TakkTile Sensors

TakkTile sensors are an inexpensive, highly sensitive, easy-to-fabricate tactile sensor based on MEMS barometers.  They provide the ability to detect gentle contacts in the range of one to several dozen grams, and can be easily embedded into soft rubber (Tenzer, 2014).

TakkTile's technology leverages these MEMS barometers to deliver 1-gram sensitivity for a fraction of the cost of existing systems. In addition to very fine sensitivity TakkTile sensors are durable enough to survive being crushed by a 25-lb weight.

Hundreds of tactile sensing arrays are available through literature and commercially, but despite the apparently abundant pool of sensor arrays there has been little experimental progress in using tactile information. A major factor is the cost and complexity of using the existing sensors, and in particular the challenge of integrating them into systems at the small scale required for research prototypes scale. It is difficult to get a consistent results from custom manufacturing processes at small volume, and commercial sensors are typically very expensive.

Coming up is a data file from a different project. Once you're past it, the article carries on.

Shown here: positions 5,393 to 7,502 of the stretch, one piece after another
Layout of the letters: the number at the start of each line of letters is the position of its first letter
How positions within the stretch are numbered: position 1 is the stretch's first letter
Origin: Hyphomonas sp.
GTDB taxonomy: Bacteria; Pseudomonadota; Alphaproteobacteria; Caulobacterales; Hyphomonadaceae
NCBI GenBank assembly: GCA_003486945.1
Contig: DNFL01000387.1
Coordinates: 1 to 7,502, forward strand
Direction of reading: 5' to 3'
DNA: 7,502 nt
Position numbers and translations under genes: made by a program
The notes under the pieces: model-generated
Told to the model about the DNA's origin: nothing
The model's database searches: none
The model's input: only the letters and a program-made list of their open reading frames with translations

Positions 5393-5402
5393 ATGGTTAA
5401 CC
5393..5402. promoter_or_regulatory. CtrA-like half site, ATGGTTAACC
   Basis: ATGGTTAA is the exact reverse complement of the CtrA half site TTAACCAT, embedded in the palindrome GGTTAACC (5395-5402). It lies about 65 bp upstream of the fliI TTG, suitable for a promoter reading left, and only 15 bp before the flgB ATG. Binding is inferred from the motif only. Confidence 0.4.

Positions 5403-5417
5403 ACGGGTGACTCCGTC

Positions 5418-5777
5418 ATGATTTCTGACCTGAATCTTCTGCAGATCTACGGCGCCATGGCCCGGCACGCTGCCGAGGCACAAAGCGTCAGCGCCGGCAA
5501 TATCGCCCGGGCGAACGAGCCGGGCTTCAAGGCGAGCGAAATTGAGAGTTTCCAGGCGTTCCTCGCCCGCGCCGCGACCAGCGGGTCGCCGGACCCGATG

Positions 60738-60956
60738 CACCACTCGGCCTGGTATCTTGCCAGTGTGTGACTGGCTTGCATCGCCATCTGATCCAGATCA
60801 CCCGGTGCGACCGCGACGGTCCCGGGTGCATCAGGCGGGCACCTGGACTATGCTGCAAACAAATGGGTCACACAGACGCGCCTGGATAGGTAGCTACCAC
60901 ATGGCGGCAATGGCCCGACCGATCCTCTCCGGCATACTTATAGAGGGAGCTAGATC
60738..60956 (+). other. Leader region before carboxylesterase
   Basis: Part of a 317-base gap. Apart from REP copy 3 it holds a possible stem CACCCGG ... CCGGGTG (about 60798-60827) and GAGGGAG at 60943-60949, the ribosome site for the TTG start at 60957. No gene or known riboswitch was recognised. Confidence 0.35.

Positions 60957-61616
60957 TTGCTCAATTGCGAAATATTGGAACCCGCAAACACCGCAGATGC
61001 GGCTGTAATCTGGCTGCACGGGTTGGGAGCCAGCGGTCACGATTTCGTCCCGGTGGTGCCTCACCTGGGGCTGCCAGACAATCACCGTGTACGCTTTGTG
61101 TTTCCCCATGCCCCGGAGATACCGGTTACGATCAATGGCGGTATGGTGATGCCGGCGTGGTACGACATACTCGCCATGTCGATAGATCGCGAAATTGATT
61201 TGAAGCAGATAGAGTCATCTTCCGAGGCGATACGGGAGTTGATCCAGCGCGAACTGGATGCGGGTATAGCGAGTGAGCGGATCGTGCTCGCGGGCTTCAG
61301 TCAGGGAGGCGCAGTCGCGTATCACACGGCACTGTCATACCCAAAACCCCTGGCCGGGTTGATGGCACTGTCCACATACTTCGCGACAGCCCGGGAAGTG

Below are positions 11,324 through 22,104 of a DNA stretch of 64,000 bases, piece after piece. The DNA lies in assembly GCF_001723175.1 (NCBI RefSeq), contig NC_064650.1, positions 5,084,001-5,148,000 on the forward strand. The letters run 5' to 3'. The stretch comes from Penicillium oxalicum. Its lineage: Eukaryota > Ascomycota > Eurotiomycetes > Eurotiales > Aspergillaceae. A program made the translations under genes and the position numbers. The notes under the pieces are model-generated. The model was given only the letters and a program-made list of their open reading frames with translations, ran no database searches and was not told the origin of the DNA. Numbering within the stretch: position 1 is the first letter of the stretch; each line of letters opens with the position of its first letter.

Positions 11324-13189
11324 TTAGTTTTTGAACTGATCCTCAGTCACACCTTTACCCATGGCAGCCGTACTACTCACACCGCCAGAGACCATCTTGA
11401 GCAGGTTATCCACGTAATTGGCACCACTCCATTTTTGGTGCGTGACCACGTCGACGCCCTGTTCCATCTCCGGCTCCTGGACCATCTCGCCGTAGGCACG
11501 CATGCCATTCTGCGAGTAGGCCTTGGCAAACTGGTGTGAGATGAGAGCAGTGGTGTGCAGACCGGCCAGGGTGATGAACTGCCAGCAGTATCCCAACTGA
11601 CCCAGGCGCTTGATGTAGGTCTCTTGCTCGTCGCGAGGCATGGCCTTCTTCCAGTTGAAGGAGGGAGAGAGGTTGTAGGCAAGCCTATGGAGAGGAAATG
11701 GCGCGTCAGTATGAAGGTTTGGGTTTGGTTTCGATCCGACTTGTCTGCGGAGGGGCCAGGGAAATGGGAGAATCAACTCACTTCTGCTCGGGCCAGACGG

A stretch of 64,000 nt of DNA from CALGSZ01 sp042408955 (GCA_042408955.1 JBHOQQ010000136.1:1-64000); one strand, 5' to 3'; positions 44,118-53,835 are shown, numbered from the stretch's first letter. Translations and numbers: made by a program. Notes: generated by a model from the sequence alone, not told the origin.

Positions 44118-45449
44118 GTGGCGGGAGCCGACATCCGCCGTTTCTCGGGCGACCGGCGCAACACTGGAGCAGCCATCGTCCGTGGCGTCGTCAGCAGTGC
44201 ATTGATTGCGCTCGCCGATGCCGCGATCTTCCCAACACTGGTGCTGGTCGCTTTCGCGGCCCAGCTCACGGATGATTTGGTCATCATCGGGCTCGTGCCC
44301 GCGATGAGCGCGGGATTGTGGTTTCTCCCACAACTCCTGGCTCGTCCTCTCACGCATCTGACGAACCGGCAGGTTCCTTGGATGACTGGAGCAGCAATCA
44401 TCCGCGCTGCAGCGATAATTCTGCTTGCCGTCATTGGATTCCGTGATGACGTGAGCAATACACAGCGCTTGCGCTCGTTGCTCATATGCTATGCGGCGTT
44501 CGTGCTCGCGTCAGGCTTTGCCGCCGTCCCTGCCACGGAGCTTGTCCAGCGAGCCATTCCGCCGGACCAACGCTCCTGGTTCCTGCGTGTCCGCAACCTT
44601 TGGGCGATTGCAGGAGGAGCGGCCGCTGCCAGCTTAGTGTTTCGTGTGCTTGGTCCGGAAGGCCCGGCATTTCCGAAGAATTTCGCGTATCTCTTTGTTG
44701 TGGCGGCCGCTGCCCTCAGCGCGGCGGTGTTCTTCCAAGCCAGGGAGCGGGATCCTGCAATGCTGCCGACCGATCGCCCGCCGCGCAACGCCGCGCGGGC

By building on MEMS Barometers, the team at TakkTile is able to create a sensor that is not only simple to manufacture but also inexpensive due to consumer economies of scale from other applications.  MEMS barometers have found widespread application in consumer mobile devices such as GPS locators, where they are used for altitude calibration. TakkTile uses MPL115A2 sensors from Freescale. The chips consist of a MEMS diaphragm with a Wheatstone bridge, a instrumentation amplifier, a temperature sensor, multiplexer, analog-to-digital converter, and I2C bus — all for ~$1 USD. The diaphragm is cast under rubber, and vacuum degassed to bring rubber against the diaphragm. This greatly improves consistency and sensitivity.

TakkTile Casting Process

They can also be integrated with flexible printed circuit boards to provide flexible contact sensing (Jentoft et al. 2013).


The rigid circuit board can be cut apart for custom designs such as a soft surgical gripper (Gafford et al. 2014)


For more information, visit http://www.takktile.com

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